For the past decade, China has been considered a rising power in political, economic, and numerous other spheres. But in terms of men’s soccer, this country performs dismally at best. For most Chinese citizens, China’s performance in men’s soccer is considered a national embarrassment. Currently, the Chinese Men’s National Team is ranked 96 – for reference, the U.S.’s Men’s National Team is ranked 27 (interestingly, the Chinese Women’s soccer team is doing much better, currently ranked 14). China shares the 96th ranking with Latvia, yet the population of China is over 690 times larger than that of Latvia. And over the past few years China has invested in expensive foreign coaches, such as Alain Perrin (from France) and Jose Camacho (from Spain). Based on these simple facts, at first glance it would appear that the issue is not a lack of people to play soccer or a lack of coaching talent. So what really is the issue? This chart from an article about the topic in The Economist shows the decline in China’s football rankings.
(Image from here.)
As a huge fan of men’s soccer, China’s President Xi Jinping is trying to figure out why their men’s national team can’t seem to win. Part of the explanation is the fact that Chinese soccer has been riddled with corruption, bribes, and match fixing. But this is slowly improving in China, due to Jinping’s overall push against corruption and dishonesty in the Chinese government. Players and referees are now chosen more justly and objectively, due to the actions of the Central Commission for Discipline Inspection (CCDI), China’s anti-corruption governmental agency. The CCDI itself attributes the team’s recent soccer victories due to its actions, which have in total removed nine soccer officials, four judges, thirteen players and coaches, and seventeen other soccer staff members.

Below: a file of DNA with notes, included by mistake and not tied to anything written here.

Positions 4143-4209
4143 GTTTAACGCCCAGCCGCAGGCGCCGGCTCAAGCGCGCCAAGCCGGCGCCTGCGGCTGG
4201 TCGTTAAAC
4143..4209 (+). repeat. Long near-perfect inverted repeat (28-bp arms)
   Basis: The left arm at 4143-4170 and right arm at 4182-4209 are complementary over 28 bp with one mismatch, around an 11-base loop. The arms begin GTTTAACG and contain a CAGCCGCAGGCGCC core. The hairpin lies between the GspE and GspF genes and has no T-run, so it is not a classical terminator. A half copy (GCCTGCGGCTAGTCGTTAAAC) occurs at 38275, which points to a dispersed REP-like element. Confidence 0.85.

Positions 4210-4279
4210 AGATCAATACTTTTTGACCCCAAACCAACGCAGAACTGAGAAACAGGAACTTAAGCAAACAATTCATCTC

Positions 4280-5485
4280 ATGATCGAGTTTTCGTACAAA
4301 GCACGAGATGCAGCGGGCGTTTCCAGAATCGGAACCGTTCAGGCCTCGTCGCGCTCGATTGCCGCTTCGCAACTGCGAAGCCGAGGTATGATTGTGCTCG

But as a more holistic approach aimed at improving China’s soccer performance, on November 27, 2014, China announced that soccer is now a required activity for all of its students, as a new addition to the national curriculum. The government’s goal is to introduce 100,000 new players to the sport by 2017, and to achieve this they are building new football fields and training facilities for 20,000 schools around the country. Furthermore, to counteract any hesitation or criticism experienced by parents, who would rather have their children studying for academic tests and improving their grades in preparation for college, in 2016, soccer will be an option for students taking the national university entrance exam.
Interestingly, this new plan for soccer performance has come at a time when Chinese officials have stated that they have stopped obsessing over the medal count at the Olympics. The pressure to win has been greatly reduced for Olympic athletes right at the moment when it appears that the pressure to win is building for soccer players.
So will this grand plan for Chinese soccer work? Chinese officials have stated that they are first focusing on children in order to improve future soccer performance. Therefore the results of this plan won’t really be visible until a few years down the road. But still, hopefully this plan can fulfill Jinping’s three dreams to qualify for, host, and win a World Cup.